Wedged between the Roaring Twenties and Dior’s New Look of 1949, the 1930s is quite often a decade eclipsed in popular fashion history. Now the subject of the Fashion and Textile Museum’s exhibition, Night & Day: 1930s Fashion and Photographs is the museum’s unofficial sequel to its 2017 exhibition, 1920s Jazz Age: Fashion and Photographs.
“You know what we did one time? I can’t believe it… we invented bell-bottoms,” the innkeeper admitted, shaking his head and laughing. It was startling to hear, even from Carlo Casini, a natural raconteur with a long career as a serial entrepreneur in the storied Monte Argentario peninsula of Tuscany.
Charles James, the late, great, twentieth-century couturier, truly was an unreasonable man. But while Michèle Gerber Klein’s biography conveys its titular point well, it is not necessarily the book’s main takeaway.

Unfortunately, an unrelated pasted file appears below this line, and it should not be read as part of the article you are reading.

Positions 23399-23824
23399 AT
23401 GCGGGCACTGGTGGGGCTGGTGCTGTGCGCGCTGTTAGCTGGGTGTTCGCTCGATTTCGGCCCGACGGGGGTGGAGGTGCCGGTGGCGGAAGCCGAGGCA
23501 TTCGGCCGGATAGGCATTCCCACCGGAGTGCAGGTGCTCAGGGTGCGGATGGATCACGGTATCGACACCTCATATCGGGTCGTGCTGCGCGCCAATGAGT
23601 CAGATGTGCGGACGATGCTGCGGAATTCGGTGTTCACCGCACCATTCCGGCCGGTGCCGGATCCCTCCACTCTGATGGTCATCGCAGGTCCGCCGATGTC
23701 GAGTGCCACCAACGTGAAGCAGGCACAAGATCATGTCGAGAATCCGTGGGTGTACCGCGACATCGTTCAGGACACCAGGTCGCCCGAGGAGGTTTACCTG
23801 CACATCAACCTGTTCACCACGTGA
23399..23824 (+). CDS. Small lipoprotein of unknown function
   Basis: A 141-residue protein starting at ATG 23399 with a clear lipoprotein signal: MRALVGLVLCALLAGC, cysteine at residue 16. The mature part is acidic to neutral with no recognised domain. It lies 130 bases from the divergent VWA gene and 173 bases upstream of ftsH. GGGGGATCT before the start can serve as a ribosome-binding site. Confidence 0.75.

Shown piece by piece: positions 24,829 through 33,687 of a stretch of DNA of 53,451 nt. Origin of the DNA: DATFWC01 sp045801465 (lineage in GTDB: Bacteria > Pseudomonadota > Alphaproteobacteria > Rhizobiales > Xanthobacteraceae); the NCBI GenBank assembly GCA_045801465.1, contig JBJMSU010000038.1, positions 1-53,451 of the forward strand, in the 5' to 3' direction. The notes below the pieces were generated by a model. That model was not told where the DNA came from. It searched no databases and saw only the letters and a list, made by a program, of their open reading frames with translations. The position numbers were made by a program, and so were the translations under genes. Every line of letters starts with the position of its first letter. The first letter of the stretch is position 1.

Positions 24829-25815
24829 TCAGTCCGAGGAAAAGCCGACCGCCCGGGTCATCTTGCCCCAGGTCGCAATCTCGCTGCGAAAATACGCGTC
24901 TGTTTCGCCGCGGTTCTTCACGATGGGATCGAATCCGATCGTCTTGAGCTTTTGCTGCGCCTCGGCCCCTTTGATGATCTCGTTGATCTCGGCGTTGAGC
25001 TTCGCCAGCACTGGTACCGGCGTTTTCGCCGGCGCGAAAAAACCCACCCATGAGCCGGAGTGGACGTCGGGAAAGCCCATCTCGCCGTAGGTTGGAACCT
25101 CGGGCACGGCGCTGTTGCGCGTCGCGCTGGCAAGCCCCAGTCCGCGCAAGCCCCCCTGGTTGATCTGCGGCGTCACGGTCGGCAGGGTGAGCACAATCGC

An extension of the way Études muses on the significance of banal objects and cultural phenomena when they are taken out of context, When Études Become Form is a phenomenological study of Études itself, incorporating interviews with collaborative artists and process-intensive works which expound on the nature of close study.
On a cool New Year’s Day in Bhujodi village, Kutch district in Gujarat, I started weaving my first length of fabric after four days of preparing the warp, starching, bobbin winding and joining. Before starting a new warp, a puja (act of worship) is performed to bless the loom and pray that the weaving will go well. The day was an especially auspicious one, being the first of the new year.